Production of biscuits using complementary flour made of soybeans, sweet potato, and pumpkin seeds
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For the past decades, increasing population, urbanization and changing food habits has led to an increased demand for Wheat-based convenient foods in many developing countries. However, as wheat is not grown in countries with tropical climate, they have to rely on expensive wheat imports paid with foreign exchange.
With rising wheat prices on the global markets, there is an interest to promote utilization of local sources of flour for partial substitution of wheat flours in food products in order to lower the dependency to wheat imports and also to increase livelihoods of local farmers.
Sweet potato and pumpkin seeds are crops which are rich in starch and are widely grown and consumed as staple food in tropical countries. It requires low inputs of water, fertilizers and labour.
In Cameroon, soybeans, sweet potato and pumpkin seeds are one of the most important crops in terms of production, energy intake, and contribution on Growth Domestic Product (GDP), soybeans, sweet potato and pumpkin flour has been examined as a local alternative to wheat flour.
The possibility of using starchy tubers instead of wheat flour in foods depends on their chemical and physical properties.
Amlylose and amlopectin ratio for examples influences the flour’s behaviour in foods systems such as viscosity, gelatinization and setback which affect texture of the end product. To be widely accepted, soybeans, sweet potato and pumpkin seeds flour needs to meet the high quality requirements base on the physio-chemical characteristics of the end product.
Background to the study
The world today is characterized by a rise in health consciousness and growing interest in the role of food for maintaining human well-being and consumer health. In addition to their nutritional and sensory properties, foods are presently recognized as active and protective agents and flour is conventionally a food based-product that has become a major component of human food and snacks in most part of the world.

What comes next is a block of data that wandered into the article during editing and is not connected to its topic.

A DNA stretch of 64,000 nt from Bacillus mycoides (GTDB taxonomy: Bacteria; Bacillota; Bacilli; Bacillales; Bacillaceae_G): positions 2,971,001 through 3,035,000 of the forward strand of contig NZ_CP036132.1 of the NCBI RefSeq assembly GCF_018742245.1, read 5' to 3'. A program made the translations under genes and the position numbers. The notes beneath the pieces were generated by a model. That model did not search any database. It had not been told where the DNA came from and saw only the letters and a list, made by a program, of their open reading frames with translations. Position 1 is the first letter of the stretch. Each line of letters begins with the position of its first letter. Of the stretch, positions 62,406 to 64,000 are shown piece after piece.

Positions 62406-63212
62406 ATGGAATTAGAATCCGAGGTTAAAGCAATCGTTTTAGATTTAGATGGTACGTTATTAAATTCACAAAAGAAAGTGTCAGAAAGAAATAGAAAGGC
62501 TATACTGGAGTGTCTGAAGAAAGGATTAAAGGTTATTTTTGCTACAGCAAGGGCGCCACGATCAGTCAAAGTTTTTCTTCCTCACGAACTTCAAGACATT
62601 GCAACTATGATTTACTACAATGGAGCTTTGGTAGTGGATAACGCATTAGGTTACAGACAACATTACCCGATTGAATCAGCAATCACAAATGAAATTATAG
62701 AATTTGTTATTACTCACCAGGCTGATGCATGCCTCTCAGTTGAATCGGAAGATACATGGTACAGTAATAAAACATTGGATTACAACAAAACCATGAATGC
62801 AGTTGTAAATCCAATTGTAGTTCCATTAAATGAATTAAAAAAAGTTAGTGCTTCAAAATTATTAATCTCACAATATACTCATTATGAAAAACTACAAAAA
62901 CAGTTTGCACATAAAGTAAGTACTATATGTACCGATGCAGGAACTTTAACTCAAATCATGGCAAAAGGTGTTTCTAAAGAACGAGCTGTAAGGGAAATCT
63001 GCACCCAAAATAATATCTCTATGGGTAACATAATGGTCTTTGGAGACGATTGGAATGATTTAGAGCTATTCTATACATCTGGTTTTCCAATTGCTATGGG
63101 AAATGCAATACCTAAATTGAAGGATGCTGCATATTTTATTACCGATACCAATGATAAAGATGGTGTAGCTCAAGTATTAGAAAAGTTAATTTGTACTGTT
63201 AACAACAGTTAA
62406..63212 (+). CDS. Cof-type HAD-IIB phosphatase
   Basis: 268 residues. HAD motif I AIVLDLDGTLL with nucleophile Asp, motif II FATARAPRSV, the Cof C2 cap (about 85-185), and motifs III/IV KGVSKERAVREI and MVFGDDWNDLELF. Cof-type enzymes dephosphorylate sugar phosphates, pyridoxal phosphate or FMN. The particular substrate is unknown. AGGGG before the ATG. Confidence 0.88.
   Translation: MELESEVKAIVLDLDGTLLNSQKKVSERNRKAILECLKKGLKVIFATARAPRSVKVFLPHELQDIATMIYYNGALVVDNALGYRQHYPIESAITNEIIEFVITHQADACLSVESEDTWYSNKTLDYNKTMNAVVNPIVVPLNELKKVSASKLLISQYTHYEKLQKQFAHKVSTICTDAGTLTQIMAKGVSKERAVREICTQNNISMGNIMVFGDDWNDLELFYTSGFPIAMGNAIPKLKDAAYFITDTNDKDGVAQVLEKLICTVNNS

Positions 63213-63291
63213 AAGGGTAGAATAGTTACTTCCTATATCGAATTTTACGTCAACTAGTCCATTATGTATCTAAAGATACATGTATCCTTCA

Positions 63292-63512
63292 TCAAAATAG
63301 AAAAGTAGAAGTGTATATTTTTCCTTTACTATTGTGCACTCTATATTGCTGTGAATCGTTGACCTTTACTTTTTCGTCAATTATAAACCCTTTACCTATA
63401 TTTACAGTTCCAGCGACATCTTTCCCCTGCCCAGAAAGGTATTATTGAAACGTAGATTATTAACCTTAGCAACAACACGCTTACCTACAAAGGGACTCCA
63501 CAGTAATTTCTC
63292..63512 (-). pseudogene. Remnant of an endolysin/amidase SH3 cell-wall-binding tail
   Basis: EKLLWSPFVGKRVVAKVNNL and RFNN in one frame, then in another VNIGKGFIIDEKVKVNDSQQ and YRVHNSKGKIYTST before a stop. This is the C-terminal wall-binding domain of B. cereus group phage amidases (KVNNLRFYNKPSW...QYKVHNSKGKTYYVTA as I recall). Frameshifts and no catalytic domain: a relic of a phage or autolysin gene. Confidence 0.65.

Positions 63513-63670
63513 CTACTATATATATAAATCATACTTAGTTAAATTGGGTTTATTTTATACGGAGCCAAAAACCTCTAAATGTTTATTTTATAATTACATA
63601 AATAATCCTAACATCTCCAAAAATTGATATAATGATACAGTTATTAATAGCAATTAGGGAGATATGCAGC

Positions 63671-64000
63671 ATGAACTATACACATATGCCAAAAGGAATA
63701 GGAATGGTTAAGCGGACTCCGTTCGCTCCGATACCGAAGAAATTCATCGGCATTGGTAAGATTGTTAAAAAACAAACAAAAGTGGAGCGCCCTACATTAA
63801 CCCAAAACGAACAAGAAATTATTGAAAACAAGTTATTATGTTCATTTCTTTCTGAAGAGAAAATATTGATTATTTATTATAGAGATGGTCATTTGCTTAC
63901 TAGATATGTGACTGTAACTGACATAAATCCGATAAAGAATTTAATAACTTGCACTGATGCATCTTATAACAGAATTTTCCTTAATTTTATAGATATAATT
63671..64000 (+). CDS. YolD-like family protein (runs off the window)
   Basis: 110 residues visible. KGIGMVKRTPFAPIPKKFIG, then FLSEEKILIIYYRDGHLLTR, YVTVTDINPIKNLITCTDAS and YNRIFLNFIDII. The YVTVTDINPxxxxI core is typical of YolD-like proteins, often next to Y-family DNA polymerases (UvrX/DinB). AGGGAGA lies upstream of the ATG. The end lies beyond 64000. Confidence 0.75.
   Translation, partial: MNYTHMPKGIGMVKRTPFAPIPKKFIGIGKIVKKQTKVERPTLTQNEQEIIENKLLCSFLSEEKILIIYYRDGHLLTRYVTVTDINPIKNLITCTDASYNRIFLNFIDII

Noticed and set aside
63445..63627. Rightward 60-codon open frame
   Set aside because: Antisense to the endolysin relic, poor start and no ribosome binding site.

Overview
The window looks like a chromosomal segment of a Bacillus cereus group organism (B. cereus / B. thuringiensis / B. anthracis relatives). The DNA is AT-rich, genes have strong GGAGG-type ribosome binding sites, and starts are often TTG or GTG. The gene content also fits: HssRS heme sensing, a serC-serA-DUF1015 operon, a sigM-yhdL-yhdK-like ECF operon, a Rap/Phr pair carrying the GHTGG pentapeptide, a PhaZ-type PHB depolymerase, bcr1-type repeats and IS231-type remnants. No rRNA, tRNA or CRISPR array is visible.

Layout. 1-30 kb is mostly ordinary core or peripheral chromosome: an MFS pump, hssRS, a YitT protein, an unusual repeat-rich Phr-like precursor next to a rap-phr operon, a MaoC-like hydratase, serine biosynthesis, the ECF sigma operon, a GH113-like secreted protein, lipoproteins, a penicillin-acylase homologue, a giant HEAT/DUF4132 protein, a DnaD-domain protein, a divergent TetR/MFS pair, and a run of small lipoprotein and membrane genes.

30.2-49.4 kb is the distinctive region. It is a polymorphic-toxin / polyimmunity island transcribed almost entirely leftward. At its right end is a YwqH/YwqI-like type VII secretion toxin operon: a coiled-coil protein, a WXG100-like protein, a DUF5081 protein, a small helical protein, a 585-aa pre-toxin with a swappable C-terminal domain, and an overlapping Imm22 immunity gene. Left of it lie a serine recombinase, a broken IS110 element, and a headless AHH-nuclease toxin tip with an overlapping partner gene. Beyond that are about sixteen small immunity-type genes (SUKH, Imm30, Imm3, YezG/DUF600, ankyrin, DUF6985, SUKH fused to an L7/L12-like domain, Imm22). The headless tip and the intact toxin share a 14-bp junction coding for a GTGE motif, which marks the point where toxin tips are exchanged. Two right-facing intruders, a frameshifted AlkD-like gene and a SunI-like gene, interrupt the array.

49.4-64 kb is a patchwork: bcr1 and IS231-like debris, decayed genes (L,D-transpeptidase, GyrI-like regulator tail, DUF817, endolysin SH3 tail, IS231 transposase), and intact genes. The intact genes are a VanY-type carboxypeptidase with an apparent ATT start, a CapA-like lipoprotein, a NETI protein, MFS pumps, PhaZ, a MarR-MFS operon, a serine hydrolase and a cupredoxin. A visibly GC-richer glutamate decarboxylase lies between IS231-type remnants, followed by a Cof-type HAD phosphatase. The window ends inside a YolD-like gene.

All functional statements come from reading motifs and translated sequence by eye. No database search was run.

Flour is one of the most nutritious plant foods available, offering an array of minerals and critical nutrients; it forms the foundation for bread, cakes, and pastries. It may be described as the skeleton, which supports the other ingredients in a baked product.
In addition to being the most nutritious plant food, it is a major source of starch and energy which provides substantial amounts of vitamins B, photochemical, and dietary fibre. Globally, wheat is being produced of about 680 million tonnes over five years from 2008 to 2012, with almost 700mt being produced in 2011 (FAOStat).
This makes it the third most important crop in terms of global production. Unfortunately, wheat production is low in Cameroon due to the climatic condition which is unfavourably to the crop, leading to the importation of wheat.
Cameroon is endowed with many legume crops like soybeans which is cheap and used mostly in the production of milk in most homes. Soybeans are a leguminous vegetable of the pea family that grows in tropical, sub-tropical and temperate climates. Soybeans were domesticated in the 11thcentury BC around North East of China (FAO, 2005).
It is believed that it might have been introduced to Africa in the 19th century by Chinese traders along the east coast of Africa. It consists of more than 36% protein, 30% carbohydrate and excellent amounts of dietary fibres, vitamins and minerals.
It also consists of 20% oil which makes it the most important crop for producing edible oil (Gibson and Benson, 2005). The use of soybeans is increasing because of its functional properties and being an economic source of dietary protein and important bio-active components such as isoflavones.
Soybeans are considered an inexpensive source of high-quality protein (38% – 55%) that are abundantly rich in most cereal grains (Shorgen et al., 2006) but low in sulphur amino acids, lutein and xanthenes.
Pumpkin fruit (Cucurbita pepo) is a squash-like gourd in the Cucurbitaceae family of vegetables native to Mexico (Atuonwu and Akobundu, 2010). Pumpkin seeds (pepita) are edible kernels of fruit pumpkin. Pumpkin seeds are flat, dark green seeds, with some encased in a yellow-white husk.
They have a malleable, chewy texture, and have a subtly sweet, pleasantly nutty flavour (Campbell and Gold, 2009).